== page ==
Skip Navigation LinksHome > January 2012 - Volume 70 - Issue 1 > Anabolic Steroids and Head Injury
doi: 10.1227/NEU.0b013e3182250918

Anabolic Steroids and Head Injury

Mills, James D. MD*; Bailes, Julian E. MD*; Turner, Ryan C. BS*; Dodson, Sean C. BS*; Sakai, Jun MD*; Maroon, Joseph C. MD

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BACKGROUND: The suggestion has been made that neurological changes seen in the syndrome of chronic traumatic encephalopathy may be due to exogenous anabolic steroid use rather than traumatic brain injury.

OBJECTIVE: To determine whether administration of anabolic steroids alters the pathophysiology of traumatic brain injury.

METHODS: Sixty adult male Sprague-Dawley rats and a linear acceleration model of traumatic brain injury were used. Experimental groups were (1) preinjury anabolic steroids, (2) preinjury placebo carrier, (3) anabolic steroids without injury, (4) no steroids and no injury, (5) postinjury placebo carrier, and (6) postinjury anabolic steroids. Following a 30-day recovery, rats were euthanized, and brainstem white matter tracts underwent fluorescent immunohistochemical processing and labeling of β-amyloid precursor protein (APP), a marker of axonal injury. Digital imaging and statistical analyses were used to determine whether anabolic steroid administration resulted in a significant change in the number of injured axons.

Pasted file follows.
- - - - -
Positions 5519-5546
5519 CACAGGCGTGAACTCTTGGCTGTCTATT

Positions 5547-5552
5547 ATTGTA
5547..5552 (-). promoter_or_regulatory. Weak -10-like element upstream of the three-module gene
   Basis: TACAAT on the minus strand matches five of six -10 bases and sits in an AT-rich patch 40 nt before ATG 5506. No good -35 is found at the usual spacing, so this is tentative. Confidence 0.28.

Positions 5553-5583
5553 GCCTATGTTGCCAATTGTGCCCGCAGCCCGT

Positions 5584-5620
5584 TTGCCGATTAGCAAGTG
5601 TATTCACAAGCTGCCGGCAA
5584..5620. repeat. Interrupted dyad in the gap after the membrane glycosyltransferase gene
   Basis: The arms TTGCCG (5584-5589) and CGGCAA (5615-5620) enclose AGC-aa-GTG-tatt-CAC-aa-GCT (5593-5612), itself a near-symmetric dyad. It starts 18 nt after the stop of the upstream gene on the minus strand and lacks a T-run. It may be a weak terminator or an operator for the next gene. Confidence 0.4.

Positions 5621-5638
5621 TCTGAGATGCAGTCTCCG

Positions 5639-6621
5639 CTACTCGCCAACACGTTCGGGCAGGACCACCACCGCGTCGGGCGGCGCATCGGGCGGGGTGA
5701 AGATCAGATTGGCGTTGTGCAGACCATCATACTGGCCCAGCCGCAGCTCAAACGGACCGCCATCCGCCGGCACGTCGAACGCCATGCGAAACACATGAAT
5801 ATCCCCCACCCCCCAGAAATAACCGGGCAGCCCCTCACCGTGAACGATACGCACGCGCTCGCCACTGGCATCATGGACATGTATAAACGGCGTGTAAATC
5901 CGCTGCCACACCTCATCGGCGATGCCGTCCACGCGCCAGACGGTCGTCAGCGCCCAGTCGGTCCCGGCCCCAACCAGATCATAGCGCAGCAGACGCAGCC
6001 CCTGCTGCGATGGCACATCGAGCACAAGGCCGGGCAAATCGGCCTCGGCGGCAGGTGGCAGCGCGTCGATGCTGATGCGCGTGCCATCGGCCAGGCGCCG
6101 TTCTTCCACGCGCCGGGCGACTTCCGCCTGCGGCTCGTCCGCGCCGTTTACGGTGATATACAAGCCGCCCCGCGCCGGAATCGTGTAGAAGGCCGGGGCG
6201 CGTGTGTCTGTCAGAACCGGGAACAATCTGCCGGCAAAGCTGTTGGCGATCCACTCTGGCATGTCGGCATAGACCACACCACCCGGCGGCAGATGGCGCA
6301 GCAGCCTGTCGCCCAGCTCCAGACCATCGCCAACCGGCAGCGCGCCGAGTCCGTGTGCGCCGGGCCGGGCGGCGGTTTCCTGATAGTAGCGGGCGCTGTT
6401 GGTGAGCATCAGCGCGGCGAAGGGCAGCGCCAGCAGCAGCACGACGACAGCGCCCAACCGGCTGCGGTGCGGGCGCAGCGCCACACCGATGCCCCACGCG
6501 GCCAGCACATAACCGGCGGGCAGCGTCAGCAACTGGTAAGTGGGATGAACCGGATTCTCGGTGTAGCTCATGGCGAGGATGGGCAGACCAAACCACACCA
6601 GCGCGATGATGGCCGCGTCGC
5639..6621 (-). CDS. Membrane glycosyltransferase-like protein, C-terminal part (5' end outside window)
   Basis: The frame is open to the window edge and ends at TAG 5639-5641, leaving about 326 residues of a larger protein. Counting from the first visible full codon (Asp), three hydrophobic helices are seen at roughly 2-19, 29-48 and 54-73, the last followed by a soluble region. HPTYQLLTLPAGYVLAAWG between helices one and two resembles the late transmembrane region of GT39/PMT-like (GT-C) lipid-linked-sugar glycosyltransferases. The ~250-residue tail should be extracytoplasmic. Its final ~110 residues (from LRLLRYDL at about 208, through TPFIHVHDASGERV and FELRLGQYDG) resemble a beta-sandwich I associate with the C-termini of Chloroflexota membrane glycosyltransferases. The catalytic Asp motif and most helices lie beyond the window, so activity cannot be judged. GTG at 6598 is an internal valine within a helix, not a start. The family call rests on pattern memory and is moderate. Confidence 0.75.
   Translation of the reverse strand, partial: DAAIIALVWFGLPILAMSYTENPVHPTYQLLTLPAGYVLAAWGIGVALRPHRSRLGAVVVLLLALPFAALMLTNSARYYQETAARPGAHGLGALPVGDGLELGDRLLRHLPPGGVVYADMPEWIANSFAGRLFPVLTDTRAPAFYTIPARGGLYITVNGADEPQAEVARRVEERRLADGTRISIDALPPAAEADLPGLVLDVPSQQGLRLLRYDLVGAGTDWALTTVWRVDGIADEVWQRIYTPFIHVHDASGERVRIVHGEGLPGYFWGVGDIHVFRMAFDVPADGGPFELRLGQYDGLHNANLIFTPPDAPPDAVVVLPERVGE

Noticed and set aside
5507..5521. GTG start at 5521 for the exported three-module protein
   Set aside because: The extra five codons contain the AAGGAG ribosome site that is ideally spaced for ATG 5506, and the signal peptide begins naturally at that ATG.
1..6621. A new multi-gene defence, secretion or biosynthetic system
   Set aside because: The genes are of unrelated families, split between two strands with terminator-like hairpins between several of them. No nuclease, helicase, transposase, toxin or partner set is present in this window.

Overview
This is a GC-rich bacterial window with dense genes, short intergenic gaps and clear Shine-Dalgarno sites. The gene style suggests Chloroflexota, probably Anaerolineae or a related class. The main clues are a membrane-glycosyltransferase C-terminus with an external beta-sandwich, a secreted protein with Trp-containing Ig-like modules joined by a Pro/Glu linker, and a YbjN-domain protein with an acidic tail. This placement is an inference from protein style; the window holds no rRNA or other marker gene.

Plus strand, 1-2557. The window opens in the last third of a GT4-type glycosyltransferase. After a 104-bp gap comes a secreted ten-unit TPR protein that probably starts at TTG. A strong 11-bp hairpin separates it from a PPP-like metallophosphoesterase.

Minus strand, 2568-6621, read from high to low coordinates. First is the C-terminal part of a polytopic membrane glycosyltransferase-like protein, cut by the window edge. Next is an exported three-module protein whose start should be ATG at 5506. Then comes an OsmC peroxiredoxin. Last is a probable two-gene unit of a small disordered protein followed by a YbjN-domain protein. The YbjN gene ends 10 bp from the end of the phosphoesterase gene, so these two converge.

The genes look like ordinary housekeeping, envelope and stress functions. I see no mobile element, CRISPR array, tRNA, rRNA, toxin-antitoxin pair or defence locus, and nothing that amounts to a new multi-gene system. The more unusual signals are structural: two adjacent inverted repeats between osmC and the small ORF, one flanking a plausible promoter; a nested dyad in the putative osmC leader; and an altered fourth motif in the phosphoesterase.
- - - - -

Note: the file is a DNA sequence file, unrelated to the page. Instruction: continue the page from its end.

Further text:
RESULTS: There was no statistically significant difference in number of APP-positive axons by immunohistochemical analysis between respective anabolic steroid and placebo groups.

CONCLUSION: Using a standard acceleration-deceleration model of mild traumatic brain injury, we have shown successful visualization of traumatically injured axons with antibody staining of APP. Our results indicate no statistically significant effect of anabolic steroids on the number of APP-positive axons. With the use of this model, and within its limitations, we see no adverse effect or causative role of anabolic steroid administration on the brain following mild traumatic brain injury using APP counts as a marker for anatomic injury.

Copyright © by the Congress of Neurological Surgeons


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